need to add to your diet may depend on
the type of IBS symptoms you have. There
are two types of fibe: soluble fiber and
insoluble fiber. Soluble fiber slows
things down in your digestive tract so
it’s a great solution to your diet if
you experience–everyone’s favorite word–
diarrhea.
Sorry.
My favorite sources of
soluble fiber are oats,
butternut squash, and chia seeds.
Insoluble fiber, which is found in
vegetables, legumes and beans, and whole
grains, helps to quicken things up in the
digestive tract so it is a great
addition to your diet if you are
constipated. In either case, if you
currently aren’t eating a lot of fiber, I
recommend to add the fiber into your
diet gradually and slowly because if
you’re eating like 15 grams right now
and then you suddenly go up to 45 grams
of fiber per day, you’re going to have a
hard time adapting and you’re probably
going to have a lot of gas and bloating and
cramping which is obviously what you
want to avoid in the first place.
My final tip for healing your IBS is to
experiment with a low FODMAP diet.
FODMAPs is an acronym for four types of
short-chain carbohydrates that are too
long to pronounce in this video, but you
can google it afterwards.
And these carbohydrates are found in all
kinds of foods, including a lot of
nutritious foods. But they can make those
foods harder to digest, which then causes
those uncomfortable symptoms, like gas
and bloating and worse. A typical low
FODMAP diet will eliminate all FODMAP
foods for a certain period of time and
then you gradually reintroduce these
categories of foods, one by one. There are
tons of resources on the internet about
low FODMAP diets and which foods to eat
and which to avoid. I’ve included a few
resources in the description box below.
But a lot of these diets call for meat
and eggs, which are low in FODMAPs, so I
wanted to give you some vegan low FODMAP meal ideas. And the full instructions for
all of these recipes can be found on my
blog, which is linked below. First let’s
talk about breakfast because there are
certain things you might need to adjust
in your diet. There are a fair number of
fruits as well as most wheat containing
grains that are high in FODMAPs so
you’ll want to swap out apples and
mangoes, for instance, which are high in
FODMAPs, with berries and certain citrus
fruits, which are low in FODMAPs. You can easily replace wheat containing grains
with oats, quinoa, millet and other types
of pseudo grains that don’t contain
gluten. Now for some lunch and dinner
ideas. First I’m making a tempeh rice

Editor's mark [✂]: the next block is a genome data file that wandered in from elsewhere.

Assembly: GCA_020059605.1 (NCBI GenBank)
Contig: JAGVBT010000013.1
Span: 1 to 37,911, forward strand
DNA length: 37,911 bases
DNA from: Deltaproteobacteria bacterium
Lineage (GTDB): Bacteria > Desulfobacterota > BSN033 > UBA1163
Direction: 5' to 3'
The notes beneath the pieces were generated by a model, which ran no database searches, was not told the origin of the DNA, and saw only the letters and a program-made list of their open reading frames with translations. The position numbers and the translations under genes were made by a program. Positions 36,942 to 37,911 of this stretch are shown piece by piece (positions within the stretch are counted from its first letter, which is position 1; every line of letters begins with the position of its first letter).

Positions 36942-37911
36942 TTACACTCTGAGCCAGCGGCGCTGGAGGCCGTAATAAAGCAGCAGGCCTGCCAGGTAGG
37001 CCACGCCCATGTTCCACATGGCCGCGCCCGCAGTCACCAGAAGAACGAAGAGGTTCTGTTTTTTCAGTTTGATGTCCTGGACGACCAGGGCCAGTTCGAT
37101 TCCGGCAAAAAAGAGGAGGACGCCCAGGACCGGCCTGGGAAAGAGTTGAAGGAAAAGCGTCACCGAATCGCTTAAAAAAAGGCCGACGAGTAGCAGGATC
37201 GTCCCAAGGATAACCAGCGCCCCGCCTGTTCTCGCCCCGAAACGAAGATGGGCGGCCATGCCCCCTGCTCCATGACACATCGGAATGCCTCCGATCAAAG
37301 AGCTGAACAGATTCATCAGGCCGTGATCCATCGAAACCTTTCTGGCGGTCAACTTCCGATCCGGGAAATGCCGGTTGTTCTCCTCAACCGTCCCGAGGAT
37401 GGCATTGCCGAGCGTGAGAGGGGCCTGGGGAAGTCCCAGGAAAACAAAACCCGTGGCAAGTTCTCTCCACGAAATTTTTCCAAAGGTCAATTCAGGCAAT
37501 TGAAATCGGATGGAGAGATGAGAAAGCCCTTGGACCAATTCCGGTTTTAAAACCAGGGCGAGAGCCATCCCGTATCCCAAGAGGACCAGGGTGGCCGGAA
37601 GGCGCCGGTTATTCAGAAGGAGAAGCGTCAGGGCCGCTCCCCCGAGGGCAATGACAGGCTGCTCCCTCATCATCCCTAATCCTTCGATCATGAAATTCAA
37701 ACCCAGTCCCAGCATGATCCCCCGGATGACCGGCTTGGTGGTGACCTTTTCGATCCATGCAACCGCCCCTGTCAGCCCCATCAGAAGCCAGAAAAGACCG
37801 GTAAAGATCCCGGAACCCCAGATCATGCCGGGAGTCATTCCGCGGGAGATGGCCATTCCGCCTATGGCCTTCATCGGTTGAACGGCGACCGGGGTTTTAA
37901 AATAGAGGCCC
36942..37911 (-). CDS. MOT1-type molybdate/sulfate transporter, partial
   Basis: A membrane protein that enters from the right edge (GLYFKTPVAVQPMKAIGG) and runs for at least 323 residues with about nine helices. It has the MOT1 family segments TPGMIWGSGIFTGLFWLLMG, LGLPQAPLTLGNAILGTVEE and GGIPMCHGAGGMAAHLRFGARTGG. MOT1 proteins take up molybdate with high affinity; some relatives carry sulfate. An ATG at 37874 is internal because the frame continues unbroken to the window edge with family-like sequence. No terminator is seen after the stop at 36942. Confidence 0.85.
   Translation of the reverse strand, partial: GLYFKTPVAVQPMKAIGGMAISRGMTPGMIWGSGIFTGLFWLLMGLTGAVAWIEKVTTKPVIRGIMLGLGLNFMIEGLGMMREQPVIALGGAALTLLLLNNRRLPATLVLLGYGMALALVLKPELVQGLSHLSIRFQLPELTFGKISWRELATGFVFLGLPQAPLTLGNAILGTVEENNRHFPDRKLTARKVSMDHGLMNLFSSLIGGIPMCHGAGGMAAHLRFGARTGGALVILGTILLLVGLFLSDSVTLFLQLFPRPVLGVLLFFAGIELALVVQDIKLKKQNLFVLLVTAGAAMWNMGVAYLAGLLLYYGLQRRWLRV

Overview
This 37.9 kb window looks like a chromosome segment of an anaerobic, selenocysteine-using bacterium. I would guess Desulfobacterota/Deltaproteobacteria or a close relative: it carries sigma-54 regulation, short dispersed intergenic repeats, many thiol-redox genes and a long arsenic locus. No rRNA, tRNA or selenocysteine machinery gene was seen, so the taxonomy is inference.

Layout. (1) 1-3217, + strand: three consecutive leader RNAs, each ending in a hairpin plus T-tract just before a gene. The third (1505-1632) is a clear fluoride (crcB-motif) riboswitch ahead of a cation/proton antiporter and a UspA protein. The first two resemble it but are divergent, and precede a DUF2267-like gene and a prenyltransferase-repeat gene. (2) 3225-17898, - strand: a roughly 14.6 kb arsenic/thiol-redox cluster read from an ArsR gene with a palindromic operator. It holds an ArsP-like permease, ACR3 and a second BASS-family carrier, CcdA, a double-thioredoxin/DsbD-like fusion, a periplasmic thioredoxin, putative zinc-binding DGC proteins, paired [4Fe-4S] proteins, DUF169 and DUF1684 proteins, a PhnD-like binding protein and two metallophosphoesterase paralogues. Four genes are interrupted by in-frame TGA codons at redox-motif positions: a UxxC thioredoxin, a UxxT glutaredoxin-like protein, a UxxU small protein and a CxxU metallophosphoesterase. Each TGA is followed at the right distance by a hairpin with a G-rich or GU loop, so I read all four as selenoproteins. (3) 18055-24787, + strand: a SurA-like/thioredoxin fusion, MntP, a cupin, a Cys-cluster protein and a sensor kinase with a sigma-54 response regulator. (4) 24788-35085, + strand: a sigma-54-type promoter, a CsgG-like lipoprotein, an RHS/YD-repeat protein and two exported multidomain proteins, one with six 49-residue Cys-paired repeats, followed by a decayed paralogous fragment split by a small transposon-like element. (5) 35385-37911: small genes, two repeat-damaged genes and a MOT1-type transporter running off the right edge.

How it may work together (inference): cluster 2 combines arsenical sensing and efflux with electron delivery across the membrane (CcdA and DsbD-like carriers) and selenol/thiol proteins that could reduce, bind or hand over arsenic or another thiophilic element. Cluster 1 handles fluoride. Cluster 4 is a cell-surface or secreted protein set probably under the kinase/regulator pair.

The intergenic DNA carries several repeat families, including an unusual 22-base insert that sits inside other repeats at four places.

bowl. Tempeh is made from fermented
soybeans and is a low FODMAP food, but
certain other soy products, including soy
beans and soy milk, are high in FODMAPs.
The science behind the difference is a
little confusing, but just keep in mind
that tempeh and firm varieties of tofu
are low in FODMAPs and good for an IBS
diet. For this tempeh rice bowl, start by
marinating
the tempeh. This marinade is packed with
delicious, flavorful ingredients that
I’m sure you will love. I do steam the
tempeh for about 10 minutes before
marinating because it helps remove some
of the characteristic bitter taste.
You’ll marinate the tempeh pieces for
two hours or up to overnight, and after
marinating the tempeh, you’ll bake
it in the oven at 375 degrees Fahrenheit
for 12 to 15 minutes. Now for the veggie
slaw in this rice bowl. I’m using a
combination of low FODMAP vegetables but if you want to customize it to your
taste or whatever you have on hand, be
sure to consult a low FODMAP food list,
and you can find one of those in the
description box below.
To dress the slaw I made a tahini-sesame
dressing that really complements the
flavors of the tempeh marinade. and for
an extra crunch factor, I’m finishing it
with a small handful of sesame seeds and sunflower seeds. Seeds are a great low
FODMAP food, but you just don’t want to
overdo it. To serve, mix together some
cooked brown rice with the vegetable slaw and serve the tempeh on top.
This final dish is for a stuffed acorn squash. Luckily most types of winter squash are
low in FODMAPs, and this one makes a
really satisfying dinner. you’ll start by
slicing an acorn squash in half. This can
be a bit difficult so I’ve included a
link in the description box below on how
to easily and safely cut an acorn squash.
To impart some flavor and get the squash nice and browned, I’ve brushed the
flesh of the squash with olive oil
along with salt, pepper and fresh thyme.
You’ll bake the squash in the oven, flesh
side down, for 40 minutes or until tender.
for the stuffing I’m using a base of
quinoa, which is low in FODMAPs. and for
a bit more protein, I’m using some canned
brown lentils. most legumes are actually
high in FODMAPs, but following a low
FODMAP diet doesn’t mean that you can’t
ever have any legumes. Certain legumes
such as lentils are lower in FODMAPs
than others, such as kidney beans which
are really high in FODMAPs, and you can
have these lower FODMAP legumes in
small quantities, like a quarter cup. Also
canned lentils and beans have lower FODMAP values than the dried and cooked variety.
To flavor the quinoa and lentils,
I’m adding some low FODMAP ingredients,
including olives, pine nuts, spices, herbs,
lemon juice and tahini.
Alright those are my tips for healing
IBS and vegan low FODMAP meal ideas. If
you enjoyed the video or found it useful,
go ahead and give it a thumbs up, as well
as hitting that like button. and if you
have IBS and certain strategies have
worked for you, please leave me a comment below to let me know what they are. I’m
sure other people would appreciate it as
well. Thanks so much for watching and
I’ll see you in the next video.